Full time employees in a company get paid leaves, sick leaves, casual leaves, along with paid vacation time. This is a benefit that most remote workers do not partake in fully. However, if remote candidates have been working for a company for a long time, then they may attain all these benefits in addition to their flexible work timings. However, not all companies employ this practice, and it requires a continuous delivery of good work performance in order for remote employees to reach this stage.

There are usually health benefits that a company offers to its full-time employees. And this is one aspect which might not be open for remote workers at all: PF is another facility to which they are not liable for. However, based on the EPF policy, health benefits can be mapped and given accordingly. Do note, though, that these are not stringent norms.

Also, if the work is stressful and involves large amounts of occupational hazards, then most companies offer planned health schemes for a fixed duration of time (subject to the company’s respective policy change) for both remote and regularly employed talent.

However, if remote workers are noted as employees in a company officially, then their benefits will be the same as full-time employees. And here, they will be equal to their full-time colleagues: in terms of communication, accountability, and identification with the company. In some nations, companies provide remote working options where remote workers get the whole gamut of employee benefits as well.

On the other hand, in some countries, limited-to-no employee benefits are given to remote workers, as they are considered as allied workers, and not for the primary processes. Therefore, when remote workers are involved, check these legalities based on the country and state that the company or business is being run in.

Blurring of Lines between Employees and Clients

In today’s age of digital inclusion and virtual workplaces, hiring remote talent is quickly becoming a common trend. And consequently, that means the legal aspects of hiring remote employees are adapting and upgrading them as well – which is why different countries and companies have vastly different legalities in place when it comes to remote talent.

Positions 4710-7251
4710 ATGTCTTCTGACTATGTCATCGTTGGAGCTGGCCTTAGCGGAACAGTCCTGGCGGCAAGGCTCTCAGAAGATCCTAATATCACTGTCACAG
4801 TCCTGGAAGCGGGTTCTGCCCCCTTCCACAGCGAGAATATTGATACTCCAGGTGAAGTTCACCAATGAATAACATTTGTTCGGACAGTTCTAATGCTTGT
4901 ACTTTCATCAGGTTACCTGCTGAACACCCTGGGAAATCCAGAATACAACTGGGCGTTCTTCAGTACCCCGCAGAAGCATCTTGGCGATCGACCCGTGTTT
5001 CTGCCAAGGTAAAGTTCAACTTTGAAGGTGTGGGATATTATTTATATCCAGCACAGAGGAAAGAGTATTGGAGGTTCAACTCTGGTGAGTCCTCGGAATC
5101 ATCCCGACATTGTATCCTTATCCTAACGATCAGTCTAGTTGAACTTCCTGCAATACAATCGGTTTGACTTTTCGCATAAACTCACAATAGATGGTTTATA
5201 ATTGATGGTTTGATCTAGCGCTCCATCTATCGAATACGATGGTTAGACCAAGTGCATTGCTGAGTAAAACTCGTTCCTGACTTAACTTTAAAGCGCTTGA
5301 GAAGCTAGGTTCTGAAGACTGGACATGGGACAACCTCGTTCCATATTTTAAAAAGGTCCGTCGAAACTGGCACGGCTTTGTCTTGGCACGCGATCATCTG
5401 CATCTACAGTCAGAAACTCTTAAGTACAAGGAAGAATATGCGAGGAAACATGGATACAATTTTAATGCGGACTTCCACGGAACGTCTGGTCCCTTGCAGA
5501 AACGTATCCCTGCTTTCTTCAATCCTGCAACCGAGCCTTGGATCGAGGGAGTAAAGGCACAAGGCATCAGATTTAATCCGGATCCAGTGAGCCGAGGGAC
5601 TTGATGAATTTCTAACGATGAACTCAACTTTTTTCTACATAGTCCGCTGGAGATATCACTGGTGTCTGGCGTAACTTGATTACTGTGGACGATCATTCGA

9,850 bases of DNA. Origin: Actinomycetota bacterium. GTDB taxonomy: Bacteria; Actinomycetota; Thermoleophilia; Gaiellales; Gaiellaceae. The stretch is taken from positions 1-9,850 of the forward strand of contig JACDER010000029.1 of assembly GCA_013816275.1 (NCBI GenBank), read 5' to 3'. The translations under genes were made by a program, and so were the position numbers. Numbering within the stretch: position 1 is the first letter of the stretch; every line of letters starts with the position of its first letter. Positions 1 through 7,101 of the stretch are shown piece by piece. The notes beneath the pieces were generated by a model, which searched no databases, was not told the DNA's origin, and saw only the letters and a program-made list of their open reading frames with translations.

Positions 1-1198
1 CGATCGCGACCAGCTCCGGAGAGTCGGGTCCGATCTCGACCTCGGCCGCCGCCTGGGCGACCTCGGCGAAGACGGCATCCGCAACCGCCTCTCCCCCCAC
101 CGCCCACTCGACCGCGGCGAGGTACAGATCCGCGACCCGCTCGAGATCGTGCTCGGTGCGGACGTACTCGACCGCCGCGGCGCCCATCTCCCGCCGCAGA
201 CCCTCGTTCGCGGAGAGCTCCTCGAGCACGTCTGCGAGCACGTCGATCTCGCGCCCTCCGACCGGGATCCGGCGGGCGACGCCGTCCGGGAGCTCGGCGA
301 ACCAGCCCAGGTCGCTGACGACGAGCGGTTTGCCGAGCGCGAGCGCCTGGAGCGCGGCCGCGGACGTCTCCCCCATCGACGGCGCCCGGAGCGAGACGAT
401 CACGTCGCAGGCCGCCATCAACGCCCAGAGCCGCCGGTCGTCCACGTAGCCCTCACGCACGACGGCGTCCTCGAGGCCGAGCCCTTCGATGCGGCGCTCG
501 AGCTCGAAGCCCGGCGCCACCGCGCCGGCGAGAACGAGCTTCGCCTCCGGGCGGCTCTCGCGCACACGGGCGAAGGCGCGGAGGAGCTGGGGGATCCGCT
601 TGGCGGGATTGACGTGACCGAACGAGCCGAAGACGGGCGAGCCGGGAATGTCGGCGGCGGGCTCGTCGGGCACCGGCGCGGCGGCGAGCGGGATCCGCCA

However, one aspect of hiring remote talent is that the lines between employees and clients have now blurred, and in more ways than one:

One common incident of these blurring of lines is that the remote talent a company hires can later hire the company in turn for their own services (and vice versa). For instance, a team of Android developers can be remotely hired by a company for coding and app development tasks for a short-term contract; and later, the same team can hire the company for services that will enable them (i.e., the team of Android developers) to complete another project that they are a part of.

Yet another result of this increasing trend of hiring remote talent is the establishment of freelancer recruitment and freelance job search platforms like Upwork, Freelancer, Elance, and a number of other similar online platforms. And here again, the separating divide between employees and clients blur. For, here, a remote team or independent talent can take turns acting as the client and remote talent on such platforms. Or they can act as both the client and freelance employee at the same time, depending on their needs.

In fact, the contracts themselves look similar, with mostly the same clauses, both with regards to the client as well as the freelancer. Consider the contracts on Upwork for example: Both the client policies contract and the freelancer policies contract (i.e., contractor policies contract) cover more or less the same clauses and guidelines, with only the most pertinent details being different.

However, this aspect makes developing contracts a careful and detailing task due to the flexibility (regarding the involved parties) now available.